Uphill Books is a small, mission-driven, independent publisher based on the Olympic Peninsula in Washington State. Under the original banner of Propriometrics Press, we published our first title, biomechanist Katy Bowman’s Alignment Matters, in 2013. Since then, books we have published include Bowman’s award-winning Move Your DNA and Dynamic Aging, Doniga Markegard’s Wolf Girl and Dawn Again, and the award-winning Eat Well, Move Well, Live Well, by Roland and Galina Denzel. Our titles have sold more than 300,000 copies in English and have been translated into 16 languages (and counting!). In 2023, we changed our name to Uphill Books to better reflect the scope of our mission and because it’s easier to spell.
Uphill Books publishes innovative non-fiction books about movement: in our bodies, our minds, and our lives. We inspire readers to consider the meaning and importance of movement and to move, think, and live differently. We support authors in articulating ideas that challenge conventions and move our understanding forward.
We believe that movement is a lens through which to observe and understand ourselves and the world around us. It is also a mode for addressing our problems.
Movement is essential to humans
- We are more sedentary than ever before, and there is a significant and growing body of scientific evidence affirming that movement benefits us in myriad ways, physically and mentally.
- Just as our bodies (including our brains!) benefit from a diverse diet of nutrient-dense foods, so do they also benefit from a full spectrum of movement “nutrients.”
- Movement, and the desire to move, is both innate and inclusive. It is our evolutionary heritage, and movement is for every body!
Movement is misunderstood
- Movement is commonly equated with exercise, but our bodies are always moving.
- Not only do we need to move our whole bodies more; we also need to move our individual body parts more.
- The way we move directly influences how our bodies are shaped.
Movement is essential to our interaction with the world around us
- Our movement deficit has cultural and societal analogs, reflections, and implications.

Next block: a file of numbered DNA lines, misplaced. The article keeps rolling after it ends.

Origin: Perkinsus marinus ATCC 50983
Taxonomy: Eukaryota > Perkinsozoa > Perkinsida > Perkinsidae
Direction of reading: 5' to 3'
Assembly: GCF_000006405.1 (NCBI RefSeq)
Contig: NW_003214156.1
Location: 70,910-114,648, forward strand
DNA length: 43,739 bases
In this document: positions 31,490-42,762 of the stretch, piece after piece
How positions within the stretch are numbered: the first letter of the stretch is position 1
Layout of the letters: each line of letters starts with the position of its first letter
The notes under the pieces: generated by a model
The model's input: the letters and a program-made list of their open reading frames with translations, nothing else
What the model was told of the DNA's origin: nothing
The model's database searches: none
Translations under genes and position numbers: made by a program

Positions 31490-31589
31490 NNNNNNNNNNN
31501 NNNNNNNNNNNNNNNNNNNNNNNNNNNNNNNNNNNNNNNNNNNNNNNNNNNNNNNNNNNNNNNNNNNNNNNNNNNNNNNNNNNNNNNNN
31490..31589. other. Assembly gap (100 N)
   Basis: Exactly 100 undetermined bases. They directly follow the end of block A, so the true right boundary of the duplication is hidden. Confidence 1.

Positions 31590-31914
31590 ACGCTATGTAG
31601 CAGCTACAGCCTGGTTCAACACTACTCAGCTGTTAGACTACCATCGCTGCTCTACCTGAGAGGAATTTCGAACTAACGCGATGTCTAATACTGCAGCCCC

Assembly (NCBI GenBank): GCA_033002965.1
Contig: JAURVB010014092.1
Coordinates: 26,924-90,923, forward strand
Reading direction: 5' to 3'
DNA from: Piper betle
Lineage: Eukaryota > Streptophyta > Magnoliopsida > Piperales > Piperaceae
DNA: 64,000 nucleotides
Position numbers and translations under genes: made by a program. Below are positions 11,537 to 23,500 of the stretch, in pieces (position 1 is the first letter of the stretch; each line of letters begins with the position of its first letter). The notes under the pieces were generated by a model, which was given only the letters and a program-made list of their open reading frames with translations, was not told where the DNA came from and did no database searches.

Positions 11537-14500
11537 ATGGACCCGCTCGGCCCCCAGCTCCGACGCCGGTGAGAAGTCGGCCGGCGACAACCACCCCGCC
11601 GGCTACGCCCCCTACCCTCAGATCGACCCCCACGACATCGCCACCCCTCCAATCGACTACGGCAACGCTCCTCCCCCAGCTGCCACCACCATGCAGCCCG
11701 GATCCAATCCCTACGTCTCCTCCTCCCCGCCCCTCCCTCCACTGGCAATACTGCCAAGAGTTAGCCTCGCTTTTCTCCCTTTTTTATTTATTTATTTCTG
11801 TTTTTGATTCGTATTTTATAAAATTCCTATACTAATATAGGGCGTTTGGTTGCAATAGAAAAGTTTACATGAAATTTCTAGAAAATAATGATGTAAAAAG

- The less we move, the more we are outsourcing the movement required to keep us alive and thriving—most often to others’ labor or energy-intensive technology.
- Stagnancy is unhealthy—culturally and psychologically as well as physiologically.
- Movement can build community. The movement of our own bodies is an invitation for others to move, and moving together with people of different ages and abilities can foster community and individual health at the same time.
- Movement is one gateway into resisting a culture of convenience, commodification, and commercialization
- Movement can be a reclaiming and celebration of our freedom, autonomy, and physical sovereignty.
TeamKaty Bowman, President
In the fourth grade, Bowman crushed Ms. Franich’s summer reading contest by submitting over 800 pages read (a tiny construction paper book was given for every 25 pages). She ceremoniously stapled each 25-page book next to her name, creating a line that (obnoxiously, to many) went off of the bulletin board and trailed down toward the floor.
To this day, she needs spellchecker for words like bulletin, but adores books, especially books by people with brilliant, convention-defying ideas that inspire her to evolve.
Penelope is a book editor working in children’s and adult’s fiction and non-fiction. She began working in publishing over two decades ago and has edited both in house and as a freelancer across genres.
Also a parent, gardener, musician, and children’s book author, she spends as much time as possible in the forest and ocean, all within a stone’s throw of her home in Halifax, Nova Scotia.
Zsofi Koller is a web and print designer living in Lunenburg, Nova Scotia. She is particularly fond of moving her body, reading, and designing beautiful things – so getting to create the designs for a small press with the mission of Propriometrics Press is a dream come true. On a given day you can find Zsofi getting schooled by her twin daughters, walking her hyperactive young dog by the ocean, and dancing to Daft Punk at her standing desk.
Christina helps amplify the innovative efforts of authors by reaching out to influential media professionals and like-minded organizations for book reviews, interviews, author profiles, excerpt placements, and other coverage. She specializes in books on health, nutrition, food, gardening, the environment, and sustainable agriculture. When not chasing after her two young kids, Christina can often be found walking along the shores of Lake Champlain (thank you Katy Bowman!), planning her next DIY home furnishing project, or quietly pondering why she ever decided to take her husband’s last name.
Michael got his start in the book business in high school boxing up returns at the Tattered Cover Bookstore, and has been happily ensnared by the industry ever since: 35 years as a bookseller, magazine editor, and publisher. He loves composting, playing the piano, scuba diving, and hiking in barefoot shoes; and lives with his wife and two dogs in Bellingham, WA.